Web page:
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You might have seen the Mile Marker boards that parents create for their children – they highlight things like the height, weight, likes, and dislikes of their child at various stages of life. We at Nick’s Garden Center think Plant Parents should have something like this for their Plant Babies as well! Our Plant Parent Chalkboard Photos and blogs will provide you with an overview of what each plant needs in order to “grow up” happy and healthy!

Jade Plant, or Crassula ovata, is a very common succulent that is extremely easy to take care of and can live for generations. In fact, Jade plants are often handed down to family members, or even found at estate sales, because they can live such long lives. Like most succulents, Jade requires little care and just wants to bask in strong sunlight. For these reasons, it’s an excellent choice for anyone just beginning to learn about succulent care.

When caring for a succulent, the most important thing to know is when to water. With Jade, and with most succulents, we like to use the leaves to tell us when we should water. You can choose to water when the soil dries out completely (all the way down to the bottom of the soil), or you can use the squeeze method.

Succulents store their water in their leaves and fill up those leaves every time you water, unlike houseplants who take water in through their roots as they need it. Because of this, most succulents have thick leaves that are nice and firm when they have enough water. If you give them a squeeze and they feel nice and firm, they don’t need water. If your succulent’s leaves begin to feel soft (and they are still a nice healthy color and not brown or limp), and the soil is dry, it’s time to give them a drink. If you were to over-water your succulents, you risk Root Rot.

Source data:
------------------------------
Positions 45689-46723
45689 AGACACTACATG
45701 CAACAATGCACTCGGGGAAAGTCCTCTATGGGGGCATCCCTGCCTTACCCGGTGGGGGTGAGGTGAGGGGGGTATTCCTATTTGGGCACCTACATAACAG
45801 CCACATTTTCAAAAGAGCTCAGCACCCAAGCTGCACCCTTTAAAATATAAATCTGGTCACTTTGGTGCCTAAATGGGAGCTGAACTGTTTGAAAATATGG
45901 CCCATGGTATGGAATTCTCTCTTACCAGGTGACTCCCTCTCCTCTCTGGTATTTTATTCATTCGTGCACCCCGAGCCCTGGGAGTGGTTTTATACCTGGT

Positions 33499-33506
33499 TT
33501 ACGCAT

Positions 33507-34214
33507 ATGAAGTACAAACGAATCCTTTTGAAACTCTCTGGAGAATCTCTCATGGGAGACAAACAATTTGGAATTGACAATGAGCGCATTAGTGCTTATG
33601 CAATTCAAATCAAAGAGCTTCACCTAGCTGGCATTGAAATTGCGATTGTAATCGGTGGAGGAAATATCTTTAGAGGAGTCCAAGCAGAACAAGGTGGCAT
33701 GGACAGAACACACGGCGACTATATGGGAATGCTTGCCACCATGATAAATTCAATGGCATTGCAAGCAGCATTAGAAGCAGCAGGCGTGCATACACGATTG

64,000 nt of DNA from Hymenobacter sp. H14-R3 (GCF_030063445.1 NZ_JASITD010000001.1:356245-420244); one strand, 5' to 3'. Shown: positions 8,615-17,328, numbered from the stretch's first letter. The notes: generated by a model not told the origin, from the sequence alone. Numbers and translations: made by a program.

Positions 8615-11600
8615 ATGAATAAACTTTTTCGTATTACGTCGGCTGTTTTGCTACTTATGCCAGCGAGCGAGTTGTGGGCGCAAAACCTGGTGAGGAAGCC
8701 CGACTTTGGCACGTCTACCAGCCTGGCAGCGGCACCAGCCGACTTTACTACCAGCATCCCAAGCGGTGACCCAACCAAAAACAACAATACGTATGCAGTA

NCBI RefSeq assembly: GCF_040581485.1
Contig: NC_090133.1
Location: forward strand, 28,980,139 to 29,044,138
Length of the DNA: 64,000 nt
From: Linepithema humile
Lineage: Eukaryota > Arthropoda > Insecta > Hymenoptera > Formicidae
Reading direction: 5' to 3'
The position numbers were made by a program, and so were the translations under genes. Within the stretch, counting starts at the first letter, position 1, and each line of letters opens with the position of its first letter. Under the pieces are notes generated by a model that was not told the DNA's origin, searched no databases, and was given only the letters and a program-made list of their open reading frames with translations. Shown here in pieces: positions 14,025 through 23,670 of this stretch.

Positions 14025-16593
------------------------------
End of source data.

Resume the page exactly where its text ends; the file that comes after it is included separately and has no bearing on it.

When succulent roots sit in soil that is over-saturated, the roots are deprived of oxygen and become suffocated by the soggy soil closing in around the roots. If you see the leaves of your succulent becoming very soft and brown, your plant has likely succumbed to Root Rot. To avoid Root Rot, use a well-draining pot, a Cacti/Succulent blend soil, and water only when the soil is dry and when the leaves give a bit when you squeeze them. If you don’t have a pot that drains excess water away through the bottom of the pot, you’ll want to use a Moisture Meter to check the soil to see if it’s still moist or ready for watering. Take extra care when watering if your pot does not drain so that you don’t give it too much water. For pots with good drainage, just “drench and drain” when you water, meaning you will pour a lot of water into the pot and let it finish draining completely before placing it back on its saucer or tray.

Jade Plants like full sunlight, and prefer at least 4 hours of full sun per day. They will survive in lower light conditions, but they will not flourish. Jade Plants will grow in a tree-like habit, even developing a woody “trunk” when very mature, up to 5 feet tall. They have thick, bright green oval-shaped leaves, but rarely flower indoors. Keep Jade away from chewers, both human and animal, as it can be harmful if ingested. Jade can help remove harmful substances from the air around it. Keep Jade happy with temperatures around 65-75 degrees Fahrenheit. Jade can be kept outdoors during warm and sunny months, but keep it away from drafts or cold windows indoors. Jade will need water less often in the winter and spring than it does in the summer and fall, so don’t worry if your plant seems like it needs water less often during the last and first quarters of the year. Jade can be sensitive to salt in our water, so consider using distilled water when watering this plant. Jade is considered to be a lucky plant, so this easy-to-care-for plant makes a great gift.

Happy Plant Parenting!


Author Nicks

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